Wednesday, Feb. 11, 2004 | 11:17 a.m.
For what seems like a commonplace public works project, the railroad underpass on Bonanza Road is, well, making history.
What's known as the Clark Avenue Railroad Underpass was listed this week on the National Register of Historic Places because, historians say, it "opened up" Las Vegas.
It takes its place among Nevada historical sites that include a crater at the Nevada Test Site, a couple of mine shafts, Hoover Dam, railroad cars and a couple of charcoal kilns.
"Nobody stops to gaze lovingly at an underpass," said Andy Kirk, a history professor at the University of Nevada, Las Vegas and director of Preserve Nevada, a preservation group. "But it was important in the history of our town."
The underpass, the first structure of its type in Nevada to be listed in the registry, was built in 1937 by the Depression-era Works Project Administration. Preservationists say it's important because it brought what is now West Las Vegas together with the rest of the city. The city used to be split by the rail line, which was then elevated.
"It's definitely historically significant, and that's all that matters with the national register," Kirk said, "not whether it's cool or exciting."
Before the underpass the railroad represented a physical, economic and cultural divide between the prosperous white community on the east side of the tracks and the heavily black, poor community on the west, Courtney Mooney, Las Vegas' historic preservation officer, said. Mooney nominated the underpass for the city.
Union Pacific finished the tracks after the Westside was founded in 1905, Mooney said. Because there was no way to safely cross the tracks, which ran from Salt Lake City to Los Angeles, the Westside community was essentially cut off from basic services.
The railroad tracks delayed water and sewer services, electric lighting and commercial trade to the Westside and hindered relations with the white community, Mooney said.
"The Westside was also slowly becoming more and more segregated, as residents of thriving black Las Vegas neighborhoods were forced to relocate their homes and businesses to the Westside," Mooney said. "Overcrowding resulted in the construction of substandard housing, exacerbating the already noxious conditions created by the lack of clean running water."
The Las Vegas township on the east side controlled both the Union Pacific Railroad depot and most of the water rights from the Las Vegas Creek, making it difficult for the Westside to sustain the influx of poor whites, Mexicans and Chinese who migrated to the area to work on the railroad and Boulder Dam.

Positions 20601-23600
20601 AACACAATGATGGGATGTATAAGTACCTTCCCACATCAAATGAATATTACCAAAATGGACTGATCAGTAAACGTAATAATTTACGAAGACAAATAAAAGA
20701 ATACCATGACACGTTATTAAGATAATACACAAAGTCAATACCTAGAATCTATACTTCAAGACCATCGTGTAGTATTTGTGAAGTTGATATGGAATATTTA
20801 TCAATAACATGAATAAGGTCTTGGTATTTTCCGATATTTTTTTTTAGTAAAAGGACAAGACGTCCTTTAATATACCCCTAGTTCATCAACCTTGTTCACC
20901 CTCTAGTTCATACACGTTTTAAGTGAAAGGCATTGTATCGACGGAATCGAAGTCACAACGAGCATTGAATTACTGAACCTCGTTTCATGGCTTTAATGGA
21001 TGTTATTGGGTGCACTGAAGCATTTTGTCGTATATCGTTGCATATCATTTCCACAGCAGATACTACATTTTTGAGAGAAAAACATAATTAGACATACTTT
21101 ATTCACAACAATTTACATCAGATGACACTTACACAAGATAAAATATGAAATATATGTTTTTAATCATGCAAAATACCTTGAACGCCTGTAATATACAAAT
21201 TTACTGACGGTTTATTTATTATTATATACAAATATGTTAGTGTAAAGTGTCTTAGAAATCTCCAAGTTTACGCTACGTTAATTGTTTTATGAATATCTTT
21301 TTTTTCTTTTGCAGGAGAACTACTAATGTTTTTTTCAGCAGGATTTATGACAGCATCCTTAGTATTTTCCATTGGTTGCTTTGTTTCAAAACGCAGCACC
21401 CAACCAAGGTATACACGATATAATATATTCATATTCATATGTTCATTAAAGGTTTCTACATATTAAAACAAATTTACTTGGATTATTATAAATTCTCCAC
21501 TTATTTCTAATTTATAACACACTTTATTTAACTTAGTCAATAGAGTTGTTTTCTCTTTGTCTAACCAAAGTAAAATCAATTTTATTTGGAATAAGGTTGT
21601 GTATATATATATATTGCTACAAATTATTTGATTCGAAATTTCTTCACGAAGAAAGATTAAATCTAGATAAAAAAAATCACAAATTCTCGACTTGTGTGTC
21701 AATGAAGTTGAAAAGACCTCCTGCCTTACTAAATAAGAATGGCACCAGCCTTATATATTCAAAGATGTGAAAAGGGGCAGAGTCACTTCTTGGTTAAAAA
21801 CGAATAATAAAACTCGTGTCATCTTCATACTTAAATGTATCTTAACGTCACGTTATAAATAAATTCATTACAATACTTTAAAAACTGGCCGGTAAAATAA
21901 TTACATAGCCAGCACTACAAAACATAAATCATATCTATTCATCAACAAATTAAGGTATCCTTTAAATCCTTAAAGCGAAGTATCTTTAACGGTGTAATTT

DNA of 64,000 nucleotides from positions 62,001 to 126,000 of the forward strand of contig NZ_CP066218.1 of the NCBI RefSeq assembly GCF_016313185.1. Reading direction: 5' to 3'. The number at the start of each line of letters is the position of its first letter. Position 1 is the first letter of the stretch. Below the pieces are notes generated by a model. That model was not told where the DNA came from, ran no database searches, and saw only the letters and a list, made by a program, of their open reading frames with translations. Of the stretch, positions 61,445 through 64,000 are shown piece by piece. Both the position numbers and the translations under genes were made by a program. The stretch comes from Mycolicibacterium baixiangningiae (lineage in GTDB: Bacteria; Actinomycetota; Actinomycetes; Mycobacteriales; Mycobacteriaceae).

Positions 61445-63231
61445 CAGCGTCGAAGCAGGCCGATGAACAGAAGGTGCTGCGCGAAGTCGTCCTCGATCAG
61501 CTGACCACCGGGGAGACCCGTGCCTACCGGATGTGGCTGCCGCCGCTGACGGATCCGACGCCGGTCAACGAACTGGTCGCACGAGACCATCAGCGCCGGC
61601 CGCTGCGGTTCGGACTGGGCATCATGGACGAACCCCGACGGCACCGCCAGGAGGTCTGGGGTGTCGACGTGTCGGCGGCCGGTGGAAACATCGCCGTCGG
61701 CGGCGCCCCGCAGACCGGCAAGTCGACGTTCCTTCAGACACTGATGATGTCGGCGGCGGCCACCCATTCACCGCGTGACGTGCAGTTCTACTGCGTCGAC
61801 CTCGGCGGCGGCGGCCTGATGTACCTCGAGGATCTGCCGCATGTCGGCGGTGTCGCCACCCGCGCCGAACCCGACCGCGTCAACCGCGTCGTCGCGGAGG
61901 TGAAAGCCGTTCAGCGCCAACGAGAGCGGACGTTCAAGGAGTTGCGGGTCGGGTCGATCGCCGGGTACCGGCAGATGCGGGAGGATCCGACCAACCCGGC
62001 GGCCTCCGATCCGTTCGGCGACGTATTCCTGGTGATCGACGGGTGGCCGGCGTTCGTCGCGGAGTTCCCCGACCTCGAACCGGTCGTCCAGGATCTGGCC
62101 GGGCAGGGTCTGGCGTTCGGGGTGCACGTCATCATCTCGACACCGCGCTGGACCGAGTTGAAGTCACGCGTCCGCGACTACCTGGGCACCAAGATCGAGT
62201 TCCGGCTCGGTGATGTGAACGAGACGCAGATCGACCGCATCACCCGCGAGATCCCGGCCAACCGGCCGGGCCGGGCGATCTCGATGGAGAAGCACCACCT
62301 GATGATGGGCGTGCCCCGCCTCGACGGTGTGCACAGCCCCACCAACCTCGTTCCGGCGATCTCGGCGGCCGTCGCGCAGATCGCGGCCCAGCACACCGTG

After a fire wiped out most of the Westside's wood buildings soon after its founding, the townsite remained a shantytown of tents and shacks until the 1930s, Mooney said.
"The construction of the underpass was a civic attempt to ease the straining relationship between the white and black communities, as well as a means to facilitate infrastructure improvement on the Westside," Mooney said.
President Franklin Delano Roosevelt's New Deal program made the bridge possible. The underpass was one of 78,000 bridges constructed under the Works Progress Administration, introduced in 1935 to bring relief to jobless workers during the Depression.
"The underpass joined the two communities physically and metaphysically, capturing the spirit of the New Deal," Mella Harmon, architectural historian for the state Historic Preservation Office, said.
The area around the underpass, on Bonanza Road just east of D Street, has been a haven for Las Vegas' homeless for the last several decades. Located down the street from the Las Vegas Rescue Mission, the underpass has sheltered many homeless individuals who have slept on the vacant land near the railroad tracks or cut through the tracks as a shortcut.
Police now regularly patrol the tracks, which are on private land, said Drew, a 50-year-old homeless man who would not give his last name.
"They've been cracking down on those tracks," Drew said. "You can't even walk across them without getting a citation."
But Drew, like many of the homeless near the underpass, liked the idea of making it a historic site and liked what the underpass symbolized.
"As long as there is a way to go back and forth, communication will stay open," Drew said. "That is what causes prejudice, not being able to talk."
Another homeless man, Rick Dalton, 49, already knew of the structure's history.
"That bridge was the beginning of welfare, the Works Progress Administration," Dalton said. "We old-timers call it, 'We Piddle Around.' "
Registering the underpass as a historic site brings honor to the site and to Las Vegas, Harmon and Mooney said. The designation also adds some protection to the underpass, but does not guarantee it cannot be altered or destroyed to make way for other projects.
The original structure has already been altered due to the widening of Bonanza Road, which was Clark Avenue until the 1940s, Mooney said.
That didn't improve its modest appearance.
"I just don't see it," said Tracy Scott, 57, looking at the underpass Tuesday from an adjacent corner. "It's such a common thing to make that claim."